Monday, February 05, 2018

Beethoven and Bellon

Beethoven's Funeral as painted by Franz Stöber (notice the trombones in the front of the procession)

Today in class we listened to two early works for brass ensemble: Beethoven's Drei Equali and Jean-Francois Bellon's Brass Quintet No. 1. Beethoven wrote his Equali in 1812 in Linz, Austria for the celebration of All Saints Day. The Equali were arranged for trombones, male choir and organ in a setting of Miserere for Beethoven's own funeral in 1827.

Jean Francois Bellon
The twelve brass quintets by Bellon are the earliest brass quintets written. They were originally scored for flugelhorn in E-flat, piston valve cornet, horn, trombone and ophicleide. Published in Paris in the 1850's they are charming and seem influenced by the style of Rossini. Here is a link to the sheet music (at Editions BIM) for the twelve brass quintets by Jean Francois Bellon. As the newly published score explains, "this new edition refers and fundamentally adheres to the original printed instrumental parts, issued without full scores in the 1850's. A full score for each quintet has been reconstructed to permit better analysis of the music."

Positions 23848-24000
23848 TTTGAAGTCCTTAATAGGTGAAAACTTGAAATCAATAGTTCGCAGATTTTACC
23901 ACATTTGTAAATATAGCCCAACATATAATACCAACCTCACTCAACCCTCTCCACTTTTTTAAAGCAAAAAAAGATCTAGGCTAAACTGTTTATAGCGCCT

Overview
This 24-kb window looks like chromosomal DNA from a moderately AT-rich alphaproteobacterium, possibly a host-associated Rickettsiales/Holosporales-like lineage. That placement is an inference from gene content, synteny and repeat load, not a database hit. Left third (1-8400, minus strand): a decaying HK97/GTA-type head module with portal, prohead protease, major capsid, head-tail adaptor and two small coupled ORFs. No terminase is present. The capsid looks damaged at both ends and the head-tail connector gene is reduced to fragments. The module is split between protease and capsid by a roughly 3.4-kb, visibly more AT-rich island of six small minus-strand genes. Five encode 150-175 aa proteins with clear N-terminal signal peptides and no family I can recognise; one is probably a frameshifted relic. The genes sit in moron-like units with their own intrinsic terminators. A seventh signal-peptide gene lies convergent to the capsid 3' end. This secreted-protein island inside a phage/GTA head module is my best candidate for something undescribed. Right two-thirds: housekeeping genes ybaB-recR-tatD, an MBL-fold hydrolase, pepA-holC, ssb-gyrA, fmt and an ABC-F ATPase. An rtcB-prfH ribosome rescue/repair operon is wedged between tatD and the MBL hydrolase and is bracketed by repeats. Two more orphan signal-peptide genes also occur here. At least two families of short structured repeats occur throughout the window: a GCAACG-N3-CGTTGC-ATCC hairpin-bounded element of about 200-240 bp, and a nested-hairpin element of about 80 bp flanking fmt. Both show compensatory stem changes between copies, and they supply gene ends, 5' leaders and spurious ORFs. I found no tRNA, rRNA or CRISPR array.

Bellon's biography from from Editions BIM:

Born in Lyon, France on 30 May 1795, Jean Bellon concluded his musical schooling at the Conservatoire de Paris, probably as the student of Rodolphe Kreutzer (1766-1831) in violin (Premier Prix in 1823) and Anton Reicha (1770-1836) in composition. He subsequently became concertmaster of the Concerts Musard, and conducted various Parisian orchestras. 

As composer, his name is mentioned in several articles published by French musical journals, essentially in connection with his chamber music. Apart from his 12 brass quintets and some pieces for strings, few of his works are to be found today. Immortalized in a portrait by Ed. Hébert (1812-1890) and printed by the major French publisher, Richault, Jean Bellon was without doubt a notable personage of Parisian musical life in his day, as would suggest the dedicatees of his quintets. He died in Paris on 2 March 1869, six days before Hector Berlioz.

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